The most dangerous components of Syria’s chemical weapons stockpile will be shipped out of that country by the end of the year, and the entire arsenal will be completely destroyed by mid-2014, according to a plan adopted by the international agency overseeing the mission.
“This next phase will be the most challenging, and its timely execution will require the existence of a secure environment for the verification and transport of chemical weapons,” says Ahmet Üzümcü, director-general of the Organisation for the Prohibition of Chemical Weapons (OPCW).
Under the plan, the “most critical” chemicals are to be removed from Syria by Dec. 31, with the rest of the 1,300-metric-ton arsenal to be shipped outside the country by early-February 2014.
Where the weapons will be destroyed remains an open question. Destroying the stockpile at sea is a possible alternative to finding a country willing to host the destruction, OPCW says. Several countries have refused to accept the chemicals.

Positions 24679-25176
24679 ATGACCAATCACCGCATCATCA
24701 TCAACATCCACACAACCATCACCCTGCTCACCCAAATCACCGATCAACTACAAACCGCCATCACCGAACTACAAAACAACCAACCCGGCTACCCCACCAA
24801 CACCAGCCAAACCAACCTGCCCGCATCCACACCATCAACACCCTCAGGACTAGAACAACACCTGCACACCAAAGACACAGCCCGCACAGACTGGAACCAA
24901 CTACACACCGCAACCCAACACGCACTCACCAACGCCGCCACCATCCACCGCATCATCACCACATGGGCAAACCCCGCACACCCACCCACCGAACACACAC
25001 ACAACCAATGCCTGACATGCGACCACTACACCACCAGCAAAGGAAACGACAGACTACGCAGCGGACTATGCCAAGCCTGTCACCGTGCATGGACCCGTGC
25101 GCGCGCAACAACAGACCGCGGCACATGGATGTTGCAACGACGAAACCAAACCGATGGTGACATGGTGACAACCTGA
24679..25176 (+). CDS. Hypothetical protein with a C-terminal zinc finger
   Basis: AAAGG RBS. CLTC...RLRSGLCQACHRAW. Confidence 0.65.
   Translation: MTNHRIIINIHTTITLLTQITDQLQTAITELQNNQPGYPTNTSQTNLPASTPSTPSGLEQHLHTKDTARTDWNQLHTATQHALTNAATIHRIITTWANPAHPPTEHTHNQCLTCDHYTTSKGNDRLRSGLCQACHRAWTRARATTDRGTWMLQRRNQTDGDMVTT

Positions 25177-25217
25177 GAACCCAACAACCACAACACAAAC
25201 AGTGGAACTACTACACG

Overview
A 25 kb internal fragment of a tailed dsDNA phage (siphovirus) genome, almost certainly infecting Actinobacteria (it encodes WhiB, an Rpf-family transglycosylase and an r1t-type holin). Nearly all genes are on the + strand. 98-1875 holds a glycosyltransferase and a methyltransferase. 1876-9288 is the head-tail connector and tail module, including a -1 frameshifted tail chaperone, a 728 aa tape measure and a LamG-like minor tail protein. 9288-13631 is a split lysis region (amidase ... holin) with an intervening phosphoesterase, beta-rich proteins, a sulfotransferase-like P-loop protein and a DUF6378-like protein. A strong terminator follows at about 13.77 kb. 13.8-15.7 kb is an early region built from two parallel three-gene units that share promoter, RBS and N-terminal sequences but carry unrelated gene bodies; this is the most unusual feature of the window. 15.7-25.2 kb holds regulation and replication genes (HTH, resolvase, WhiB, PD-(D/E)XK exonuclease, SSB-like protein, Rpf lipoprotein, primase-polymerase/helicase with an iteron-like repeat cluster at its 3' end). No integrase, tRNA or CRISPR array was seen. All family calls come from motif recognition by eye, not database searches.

OPCW has divulged little information about the contents of Syria’s stockpile. Paul F. Walker, a chemical weapons expert at Green Cross International, says it consists mostly of precursor chemicals for producing nerve agents, such as sarin and VX, and different types of mustard gas.
“The only chemicals left behind will be about 150 metric tons of isopropanol, which will be diluted with water in Syria,” Walker tells C&EN. Isopropyl alcohol, a widely used industrial solvent, is a precursor for sarin.